Well, Hersh’s piece is out now, and it’s a giant whiff, even by Hersh’s standards. He quotes a couple of people from left-wing American think tanks saying that claims of a nuclear-related target are “all political.” There are the standard anonymous quotes from diplomats close to the IAEA casting doubt on the operation. A staffer at the lefty New America Foundation in Washington says about the satellite imagery of the site, “all you could see was a box. You couldn’t see enough to know how big it will be or what it will do. It’s just a box.” Well, Jeffrey Lewis, maybe Israel has better satellite imagery than you do, and maybe Israel also has some people inside Syria who are supplying information on the mysterious box. Ever thought of that?
Hersh casts some legitimate doubt on the story of the Al Hamed, the ship that docked in Syria a few days before the strike and has been said to have originated in North Korea. But one of his sources is a Greenpeace employee who monitors illegal fishing, who he quotes saying “I can tell you, as a captain, that the Al Hamed was nothing–in rotten shape. You wouldn’t be able to load heavy cargo on it, as the floorboards wouldn’t be that strong.” Well that settles it!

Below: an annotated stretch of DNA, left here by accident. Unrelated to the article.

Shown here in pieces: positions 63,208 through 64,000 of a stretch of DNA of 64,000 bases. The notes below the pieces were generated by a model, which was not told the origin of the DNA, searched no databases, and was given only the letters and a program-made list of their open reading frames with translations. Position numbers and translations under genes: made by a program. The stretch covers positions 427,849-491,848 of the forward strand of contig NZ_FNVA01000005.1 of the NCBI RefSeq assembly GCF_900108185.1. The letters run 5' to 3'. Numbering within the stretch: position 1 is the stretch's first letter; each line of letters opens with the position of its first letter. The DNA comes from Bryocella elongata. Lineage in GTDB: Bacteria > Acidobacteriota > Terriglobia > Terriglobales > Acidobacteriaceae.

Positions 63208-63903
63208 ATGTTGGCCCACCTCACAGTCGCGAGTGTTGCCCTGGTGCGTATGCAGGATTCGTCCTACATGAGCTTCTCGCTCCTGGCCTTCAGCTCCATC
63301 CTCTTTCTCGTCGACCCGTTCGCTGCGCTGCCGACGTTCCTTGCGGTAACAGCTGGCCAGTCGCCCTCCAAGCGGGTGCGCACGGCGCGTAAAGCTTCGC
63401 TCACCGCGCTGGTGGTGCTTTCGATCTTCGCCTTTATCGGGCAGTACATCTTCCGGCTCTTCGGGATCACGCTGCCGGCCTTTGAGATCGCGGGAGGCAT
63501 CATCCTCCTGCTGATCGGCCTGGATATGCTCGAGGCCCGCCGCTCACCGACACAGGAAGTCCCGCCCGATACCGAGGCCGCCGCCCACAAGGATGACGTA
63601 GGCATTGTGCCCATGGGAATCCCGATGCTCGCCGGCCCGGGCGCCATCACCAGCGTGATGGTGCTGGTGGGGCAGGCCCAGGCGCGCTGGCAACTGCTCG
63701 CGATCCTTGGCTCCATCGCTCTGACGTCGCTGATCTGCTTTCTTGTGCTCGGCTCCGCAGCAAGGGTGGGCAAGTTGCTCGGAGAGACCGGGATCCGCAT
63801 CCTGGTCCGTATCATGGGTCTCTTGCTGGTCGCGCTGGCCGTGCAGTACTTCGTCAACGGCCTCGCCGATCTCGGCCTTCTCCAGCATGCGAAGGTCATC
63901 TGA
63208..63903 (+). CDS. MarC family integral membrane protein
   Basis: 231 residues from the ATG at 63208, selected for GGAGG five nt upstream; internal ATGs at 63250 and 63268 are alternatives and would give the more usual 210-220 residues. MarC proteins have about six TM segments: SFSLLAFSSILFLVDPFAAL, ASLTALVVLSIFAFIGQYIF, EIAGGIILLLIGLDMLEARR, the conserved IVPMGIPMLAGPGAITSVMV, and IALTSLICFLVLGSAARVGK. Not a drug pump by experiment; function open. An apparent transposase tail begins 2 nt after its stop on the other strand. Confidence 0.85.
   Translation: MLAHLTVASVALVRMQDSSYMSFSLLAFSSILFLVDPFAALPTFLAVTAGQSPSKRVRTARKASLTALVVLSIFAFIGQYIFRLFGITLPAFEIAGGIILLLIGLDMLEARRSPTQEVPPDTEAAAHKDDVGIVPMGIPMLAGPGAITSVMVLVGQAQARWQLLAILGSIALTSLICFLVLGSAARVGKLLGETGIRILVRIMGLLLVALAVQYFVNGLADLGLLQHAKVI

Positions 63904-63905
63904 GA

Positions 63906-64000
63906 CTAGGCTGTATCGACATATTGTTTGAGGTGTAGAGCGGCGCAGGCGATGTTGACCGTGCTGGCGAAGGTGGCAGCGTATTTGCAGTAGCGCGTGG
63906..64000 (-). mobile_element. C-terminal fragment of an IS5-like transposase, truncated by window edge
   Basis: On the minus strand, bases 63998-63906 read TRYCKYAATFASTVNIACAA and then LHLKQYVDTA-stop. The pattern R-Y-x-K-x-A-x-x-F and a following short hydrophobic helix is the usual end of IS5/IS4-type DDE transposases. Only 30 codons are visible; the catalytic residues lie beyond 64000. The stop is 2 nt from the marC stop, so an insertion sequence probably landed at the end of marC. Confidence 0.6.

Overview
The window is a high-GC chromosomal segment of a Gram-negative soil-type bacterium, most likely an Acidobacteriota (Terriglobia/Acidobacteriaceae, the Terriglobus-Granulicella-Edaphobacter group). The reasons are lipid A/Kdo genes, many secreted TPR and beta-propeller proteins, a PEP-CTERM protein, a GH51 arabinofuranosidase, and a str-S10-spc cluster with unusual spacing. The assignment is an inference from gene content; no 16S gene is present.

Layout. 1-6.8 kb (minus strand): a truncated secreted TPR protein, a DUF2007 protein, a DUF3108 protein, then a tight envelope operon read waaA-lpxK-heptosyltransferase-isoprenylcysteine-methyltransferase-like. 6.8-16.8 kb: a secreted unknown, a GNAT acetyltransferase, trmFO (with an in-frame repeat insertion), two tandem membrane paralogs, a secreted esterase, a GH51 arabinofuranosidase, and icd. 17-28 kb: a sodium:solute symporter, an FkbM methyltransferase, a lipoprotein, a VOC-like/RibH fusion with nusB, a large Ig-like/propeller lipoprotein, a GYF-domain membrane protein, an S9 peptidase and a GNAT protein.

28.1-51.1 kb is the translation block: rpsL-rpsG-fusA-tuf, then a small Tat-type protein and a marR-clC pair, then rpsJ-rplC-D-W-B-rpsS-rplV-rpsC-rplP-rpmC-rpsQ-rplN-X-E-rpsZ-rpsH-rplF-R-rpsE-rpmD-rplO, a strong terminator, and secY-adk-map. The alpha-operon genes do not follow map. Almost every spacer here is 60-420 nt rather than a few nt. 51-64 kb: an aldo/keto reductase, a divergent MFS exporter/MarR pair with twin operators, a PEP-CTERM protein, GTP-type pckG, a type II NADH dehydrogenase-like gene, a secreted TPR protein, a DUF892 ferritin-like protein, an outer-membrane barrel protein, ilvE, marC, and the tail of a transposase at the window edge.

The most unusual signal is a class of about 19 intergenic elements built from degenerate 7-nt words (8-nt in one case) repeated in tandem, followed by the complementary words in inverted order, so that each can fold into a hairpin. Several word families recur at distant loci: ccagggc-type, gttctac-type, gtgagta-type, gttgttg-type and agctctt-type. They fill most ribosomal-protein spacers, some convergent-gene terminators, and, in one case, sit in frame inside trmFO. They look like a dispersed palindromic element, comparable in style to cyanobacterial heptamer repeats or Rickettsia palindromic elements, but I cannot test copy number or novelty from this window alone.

Hersh spent three months researching this piece and traveled several times to Israel and Syria to conduct interviews with his armies of anonymous sources. After all that time and effort, he couldn’t have simply said to his editors, “I’ve got nothing.” But if you read between the lines, that’s exactly the message he’s sending.